Families perform a family play
A Pequot Lakes Community Theater play that will soon open for the whole family is also performed by families.
“The Lion, the Witch and the Wardrobe” will open Friday night, March 15. Among the cast of many characters are several families of actors, that rehearse together on stage at the Pequot Lakes High School Auditorium.
Kate Davis is directing the play, and three of her four children are acting in the play. She got the wheels turning on this particular play a year and a half ago, when she suggested Pequot Lakes Community Theater (PLCT) do a family-oriented play.
The play turned out to not only be for a family audience, but also a family-filled cast.
“I mentioned it would be nice to do a show like Peter Pan (which was performed in past years) that involved younger kids,” Davis said.
A music teacher at Crosslake Community School, Davis stepped up to direct the play as well. Though it’s her first time directing, she’s acted and danced in many productions.
She’s particularly excited about “The Lion, the Witch and the Wardrobe” because of the messages it carries, which she says go beyond good and evil.
“Edmund’s character shows you can make mistakes and still be forgiven and accepted by your family. It’s a good message to put out there.”
In the play, Edmund is one of the four Pevensie children who stumble into Narnia through a wardrobe. He’s fooled by the witch, who makes him believe she’s a queen.
Edmund is played by Jack Friday. Jack’s parents, Craig and Julie Friday, play Mr. and Mrs. Beaver, who help the four Pevensie children through Narnia as they seek to end the rule of the witch and save Edmund.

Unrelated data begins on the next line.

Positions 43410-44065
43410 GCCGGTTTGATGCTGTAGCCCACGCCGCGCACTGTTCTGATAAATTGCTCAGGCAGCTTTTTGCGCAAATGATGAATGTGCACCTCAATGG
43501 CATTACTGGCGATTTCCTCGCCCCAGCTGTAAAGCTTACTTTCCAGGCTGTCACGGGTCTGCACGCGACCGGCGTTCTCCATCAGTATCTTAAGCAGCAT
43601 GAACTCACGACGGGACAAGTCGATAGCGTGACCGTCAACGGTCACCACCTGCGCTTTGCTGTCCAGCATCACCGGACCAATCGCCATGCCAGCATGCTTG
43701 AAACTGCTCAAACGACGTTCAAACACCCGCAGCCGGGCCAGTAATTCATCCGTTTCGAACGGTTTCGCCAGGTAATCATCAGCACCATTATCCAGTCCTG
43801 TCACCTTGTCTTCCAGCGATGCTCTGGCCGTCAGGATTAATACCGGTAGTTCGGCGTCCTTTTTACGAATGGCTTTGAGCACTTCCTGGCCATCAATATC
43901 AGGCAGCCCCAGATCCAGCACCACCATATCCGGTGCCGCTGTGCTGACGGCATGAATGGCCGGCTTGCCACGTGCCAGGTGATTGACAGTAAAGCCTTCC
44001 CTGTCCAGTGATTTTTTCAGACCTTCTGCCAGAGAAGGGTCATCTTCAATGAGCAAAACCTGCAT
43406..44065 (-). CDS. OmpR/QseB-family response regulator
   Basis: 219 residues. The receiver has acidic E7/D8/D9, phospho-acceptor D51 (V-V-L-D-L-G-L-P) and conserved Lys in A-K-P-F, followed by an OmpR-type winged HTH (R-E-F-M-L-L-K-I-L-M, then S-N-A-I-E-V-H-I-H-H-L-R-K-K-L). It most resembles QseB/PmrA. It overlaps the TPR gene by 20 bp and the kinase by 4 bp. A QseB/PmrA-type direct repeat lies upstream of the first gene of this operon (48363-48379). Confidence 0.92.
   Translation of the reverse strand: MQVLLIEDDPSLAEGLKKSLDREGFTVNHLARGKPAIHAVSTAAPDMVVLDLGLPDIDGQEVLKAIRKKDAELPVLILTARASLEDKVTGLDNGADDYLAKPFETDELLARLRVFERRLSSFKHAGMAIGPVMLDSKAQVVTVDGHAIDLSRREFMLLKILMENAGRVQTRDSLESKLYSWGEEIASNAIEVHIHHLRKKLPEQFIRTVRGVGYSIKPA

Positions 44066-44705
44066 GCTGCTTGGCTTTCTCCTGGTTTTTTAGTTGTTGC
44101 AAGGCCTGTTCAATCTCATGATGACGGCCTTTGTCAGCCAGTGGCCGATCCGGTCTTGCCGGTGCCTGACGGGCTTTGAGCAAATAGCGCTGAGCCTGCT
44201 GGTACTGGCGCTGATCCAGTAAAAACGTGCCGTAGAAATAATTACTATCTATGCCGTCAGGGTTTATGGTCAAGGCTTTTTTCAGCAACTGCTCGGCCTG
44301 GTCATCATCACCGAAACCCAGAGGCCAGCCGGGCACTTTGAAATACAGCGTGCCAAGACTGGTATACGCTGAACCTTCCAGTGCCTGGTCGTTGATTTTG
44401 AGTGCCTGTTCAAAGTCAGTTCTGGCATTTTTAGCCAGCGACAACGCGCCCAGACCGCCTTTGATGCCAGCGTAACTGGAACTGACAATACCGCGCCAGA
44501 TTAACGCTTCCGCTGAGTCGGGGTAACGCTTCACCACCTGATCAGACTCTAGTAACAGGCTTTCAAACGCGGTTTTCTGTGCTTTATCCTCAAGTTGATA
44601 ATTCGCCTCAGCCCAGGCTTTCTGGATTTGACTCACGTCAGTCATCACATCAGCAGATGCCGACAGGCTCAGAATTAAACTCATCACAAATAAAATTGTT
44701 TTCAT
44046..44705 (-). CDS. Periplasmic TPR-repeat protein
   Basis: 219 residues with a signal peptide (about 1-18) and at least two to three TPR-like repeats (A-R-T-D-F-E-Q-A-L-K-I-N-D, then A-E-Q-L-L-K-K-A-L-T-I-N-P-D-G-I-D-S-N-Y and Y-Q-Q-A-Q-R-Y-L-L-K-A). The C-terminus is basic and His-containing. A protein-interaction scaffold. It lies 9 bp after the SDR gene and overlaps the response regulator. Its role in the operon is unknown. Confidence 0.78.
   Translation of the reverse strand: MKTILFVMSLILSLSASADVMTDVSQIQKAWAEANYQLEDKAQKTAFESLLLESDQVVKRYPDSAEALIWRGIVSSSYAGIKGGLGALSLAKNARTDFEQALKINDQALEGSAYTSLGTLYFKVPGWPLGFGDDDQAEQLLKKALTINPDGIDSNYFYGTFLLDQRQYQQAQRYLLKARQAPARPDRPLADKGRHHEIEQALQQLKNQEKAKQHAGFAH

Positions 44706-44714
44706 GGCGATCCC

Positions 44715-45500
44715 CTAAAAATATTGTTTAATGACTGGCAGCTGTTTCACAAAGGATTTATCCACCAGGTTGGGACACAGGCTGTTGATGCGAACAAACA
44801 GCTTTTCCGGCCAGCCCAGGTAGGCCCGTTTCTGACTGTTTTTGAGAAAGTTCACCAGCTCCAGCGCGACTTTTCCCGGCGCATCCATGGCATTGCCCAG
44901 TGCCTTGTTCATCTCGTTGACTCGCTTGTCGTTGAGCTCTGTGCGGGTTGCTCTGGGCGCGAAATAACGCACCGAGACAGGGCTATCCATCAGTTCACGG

It was Jack who got his parents into community theater. He’s performed in a few plays both in PLCT and at Central Lakes College.
Craig joined in on the PLCT experience after watching his son, and Julie saw how much fun the two were having and decided to join in as well.
“I just saw how much fun they were having, and the great people you meet,” Julie said.
She’s looking forward to the performances. It’s a story of good over evil, she said.
“It’s one of those nice stories where children save the day,” Julie said.
“It’s a fun, family-oriented show,” Craig added.
Kelsi Compton and her family are also appearing in the play. Kelsi is the middle of three generations of performers who are on stage at the same time.
She has four children, three of whom play mice. The third is swaddled to Kelsi’s front during rehearsal, though he will stay home on performance nights.
Kelsi and her mother, Cherie Landgren, play wood nymphs. When Kelsi was young, Cherie agreed to be a part of PLCT productions so long as her children could come. For this play, Kelsi used the same tactic.
“We said we’re kind of a box set,” Kelsi said with a smile.
She home schools her children, and made the auditions for the play into a school project. Her three-year-old, Jayce, auditioned by reciting his ABCs, and her two other performers memorized poems.
She said that being a part of the play is not only a fun family activity, but also instills good lessons into the children such as public speaking, and following direction from other leaders like Davis while gaining new experiences.
Kelsi suggested, as a fan of the book’s author, C.S. Lewis, that the audience not only see the play but also read the book.
The play follows the book well, but is much more condensed, actors said.
The performance runs about an hour and a half, and actors agreed that it’s a family-friendly performance.